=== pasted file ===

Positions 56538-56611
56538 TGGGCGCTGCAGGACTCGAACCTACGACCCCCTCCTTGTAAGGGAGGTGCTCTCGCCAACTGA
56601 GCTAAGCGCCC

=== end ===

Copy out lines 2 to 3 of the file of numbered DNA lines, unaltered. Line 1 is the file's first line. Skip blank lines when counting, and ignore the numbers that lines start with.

56538 TGGGCGCTGCAGGACTCGAACCTACGACCCCCTCCTTGTAAGGGAGGTGCTCTCGCCAACTGA
56601 GCTAAGCGCCC